I do want to take just a moment and talk about James Cameron as a director. I will not go on too long here, but I do want to say that he is incredibly talented visual artist, able to weave together great action scenes and has always been ahead of the curve in his ability to harness the latest visual effects technology to its fullest potential. That said, he has never really come across to me as a particularly capable storyteller. The Terminator series has a pretty straightforward story as a whole, despite a few attempts to add depth. Yet, it seems to me that, while Cameron can certainly write an action scene and a solid David vs. Goliath plot, he does not seem particularly good at handling human characters. One major flaw with Terminator 2 is how Sarah is a normal working woman in the 80’s yet finds herself institutionalized then escapes this facility a trained tactical weapons expert. There is also the fact that John Connor is a conveniently-skilled hacker, an ability that is necessary for the plot to work, but not fully utilized or expounded upon. Lastly, there are the plot holes surrounding the Terminator himself. If he was reprogrammed, how is he being controlled?. For that matter, how is Skynet controlling him? If he was assigned orders before he was sent back, then why is he able to deviate from these orders at all? We see in the unbelievably-flawed Terminator 3 that the machine is more than capable of defying the orders of anyone that sent it back in order to accomplish its ultimate task. How are the humans able to send anyone back at all? All of this has been addressed to an extent by outside media like books, comics and (to a certain degree) the later films, but Terminator 2 seems to exist solely for the action. There is not much of an attempt to expound upon the basic premise, there is only the effort to make everything big and pretty. This is a problem I would continue to have with Cameron’s films even up until today. There is simply so much that makes no sense in all of his films, yet these problems are readily dismissed. I just cannot let him off the hook for his films’ issues, however, because there are just too many of them.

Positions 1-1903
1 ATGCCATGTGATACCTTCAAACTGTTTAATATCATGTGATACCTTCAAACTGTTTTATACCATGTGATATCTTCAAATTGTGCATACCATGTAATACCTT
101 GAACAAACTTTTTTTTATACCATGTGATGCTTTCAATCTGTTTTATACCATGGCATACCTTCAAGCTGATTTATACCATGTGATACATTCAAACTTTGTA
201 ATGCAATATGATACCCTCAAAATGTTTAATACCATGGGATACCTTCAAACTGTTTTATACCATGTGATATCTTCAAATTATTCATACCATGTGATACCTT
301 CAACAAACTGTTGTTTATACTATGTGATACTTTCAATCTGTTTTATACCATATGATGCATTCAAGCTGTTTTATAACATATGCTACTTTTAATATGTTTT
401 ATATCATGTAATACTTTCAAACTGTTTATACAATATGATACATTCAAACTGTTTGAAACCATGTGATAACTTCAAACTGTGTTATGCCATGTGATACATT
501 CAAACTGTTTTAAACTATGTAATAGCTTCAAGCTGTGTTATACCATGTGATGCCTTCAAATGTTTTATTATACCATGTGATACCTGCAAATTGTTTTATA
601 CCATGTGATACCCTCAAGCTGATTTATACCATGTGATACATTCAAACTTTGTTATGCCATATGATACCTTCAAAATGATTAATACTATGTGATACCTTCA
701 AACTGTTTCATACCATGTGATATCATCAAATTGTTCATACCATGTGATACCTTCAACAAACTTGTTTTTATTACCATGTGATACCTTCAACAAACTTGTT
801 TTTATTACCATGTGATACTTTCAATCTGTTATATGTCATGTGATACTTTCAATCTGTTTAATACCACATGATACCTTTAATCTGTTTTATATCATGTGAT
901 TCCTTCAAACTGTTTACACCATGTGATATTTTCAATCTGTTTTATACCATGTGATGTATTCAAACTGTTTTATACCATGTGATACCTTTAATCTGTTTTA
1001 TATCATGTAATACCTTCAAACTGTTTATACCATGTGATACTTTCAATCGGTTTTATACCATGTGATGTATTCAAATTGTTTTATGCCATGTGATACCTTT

So, why then is Terminator 2 (or T2, as it is known from its early-90's marketing campaign) even on my list at all? Well, that is a very easy question to answer. Terminator 2 sits at number 36 because it is a loud, aggressive, fun action flick. Nothing more, nothing less. For the same reason Die Hard is held at such high regard, Terminator 2 is a movie I love because it is simply fun to watch. The performances, while written in a hackneyed sort of way, are still acted well, and the action set pieces and effects scenes are all some of the best of the 90’s. It is a driving, high-energy film with very little downtime, and that pace keeps me coming back to it every once in a while.